at point of impact of a tester devoid of test specimens and immersion medium was found to be 1.9 m/s (6.2 ft/s). This speed is within the specied limits of 5.2. A2.3.2 Using the procedure of A2.1, with the tester devoid of test specimens and immersion medium, the range of striker speed at the top of the stroke was found to be 2.5 to 2.7 m/s (8.2 to 8.7 ft/s). This range becomes the acceptable range for this series of tests. The acceptable range should be established each time the striker speed at point of impact is determined (see Annex A1). A2.3.3 Using the procedure of A2.2, with the tester containing a test specimen(s) and immersion medium, the speed at the top of the stroke during the rst solenoid ring was found to be 2.5 m/s (8.2 ft/s). This speed was within the acceptable range and the test was valid. A2.3.4 The speeds at the top of the stroke during the second and third solenoid rings were found to be 2.4 and 2.3 m/s (7.9 and 7.5 ft/s), respectively. These speeds are outside of the acceptable range and both tests are invalid. A2.3.5 Adjustments were made to increase the speed at the top of the stroke, using the procedures given in A2.2. A2.3.6 The speeds at the top of the stroke during the fourth and all subsequent solenoid rings were found to lie between 2.5 and 2.7 m/s (8.2 to 8.7 ft/s). The results of all these tests were valid.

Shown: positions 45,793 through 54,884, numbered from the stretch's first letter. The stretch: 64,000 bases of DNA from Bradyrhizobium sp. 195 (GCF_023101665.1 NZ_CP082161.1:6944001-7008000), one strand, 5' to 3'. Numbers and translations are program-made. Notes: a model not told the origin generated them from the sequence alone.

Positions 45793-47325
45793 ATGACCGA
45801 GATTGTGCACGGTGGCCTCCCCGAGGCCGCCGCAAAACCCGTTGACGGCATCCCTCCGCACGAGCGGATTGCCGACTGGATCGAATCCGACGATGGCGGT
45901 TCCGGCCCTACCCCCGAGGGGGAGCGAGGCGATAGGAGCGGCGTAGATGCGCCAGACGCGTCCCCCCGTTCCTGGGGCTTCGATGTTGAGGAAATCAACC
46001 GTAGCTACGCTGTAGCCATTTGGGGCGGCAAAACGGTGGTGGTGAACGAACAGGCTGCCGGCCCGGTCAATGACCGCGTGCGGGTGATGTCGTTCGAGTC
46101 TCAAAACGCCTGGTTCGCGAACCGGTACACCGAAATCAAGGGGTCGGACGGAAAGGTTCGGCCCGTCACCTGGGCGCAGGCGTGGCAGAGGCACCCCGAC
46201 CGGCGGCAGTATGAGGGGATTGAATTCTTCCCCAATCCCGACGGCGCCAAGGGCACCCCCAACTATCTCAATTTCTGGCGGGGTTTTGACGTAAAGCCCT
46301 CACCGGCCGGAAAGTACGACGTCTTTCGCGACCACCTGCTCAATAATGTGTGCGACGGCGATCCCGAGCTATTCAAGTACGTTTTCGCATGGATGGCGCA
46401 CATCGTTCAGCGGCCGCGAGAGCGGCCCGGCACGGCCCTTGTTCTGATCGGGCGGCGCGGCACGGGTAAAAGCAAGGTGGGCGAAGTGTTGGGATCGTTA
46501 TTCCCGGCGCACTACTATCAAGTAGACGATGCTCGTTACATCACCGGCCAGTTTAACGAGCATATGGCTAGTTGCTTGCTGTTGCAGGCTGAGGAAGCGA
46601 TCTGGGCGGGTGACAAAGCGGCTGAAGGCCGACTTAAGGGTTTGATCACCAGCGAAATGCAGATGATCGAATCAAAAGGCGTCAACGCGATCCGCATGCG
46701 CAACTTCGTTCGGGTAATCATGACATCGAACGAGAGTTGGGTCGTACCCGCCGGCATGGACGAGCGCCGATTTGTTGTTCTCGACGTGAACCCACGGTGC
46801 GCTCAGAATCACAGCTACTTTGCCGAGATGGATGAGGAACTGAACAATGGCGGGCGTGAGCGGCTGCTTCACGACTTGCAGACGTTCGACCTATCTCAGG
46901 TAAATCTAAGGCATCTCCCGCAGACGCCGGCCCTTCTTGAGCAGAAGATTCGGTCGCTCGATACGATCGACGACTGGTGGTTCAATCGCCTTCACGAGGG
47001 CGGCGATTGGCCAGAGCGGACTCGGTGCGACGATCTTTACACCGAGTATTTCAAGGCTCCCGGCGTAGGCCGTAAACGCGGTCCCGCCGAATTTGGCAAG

The American Society for Testing and Materials takes no position respecting the validity of any patent rights asserted in connection with any item mentioned in this standard. Users of this standard are expressly advised that determination of the validity of any such patent rights, and the risk of infringement of such rights, are entirely their own responsibility. This standard is subject to revision at any time by the responsible technical committee and must be reviewed every ve years and if not revised, either reapproved or withdrawn. Your comments are invited either for revision of this standard or for additional standards and should be addressed to ASTM Headquarters. Your comments will receive careful consideration at a meeting of the responsible technical committee, which you may attend. If you feel that your comments have not received a fair hearing you should make your views known to the ASTM Committee on Standards, at the address shown below.

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D 2137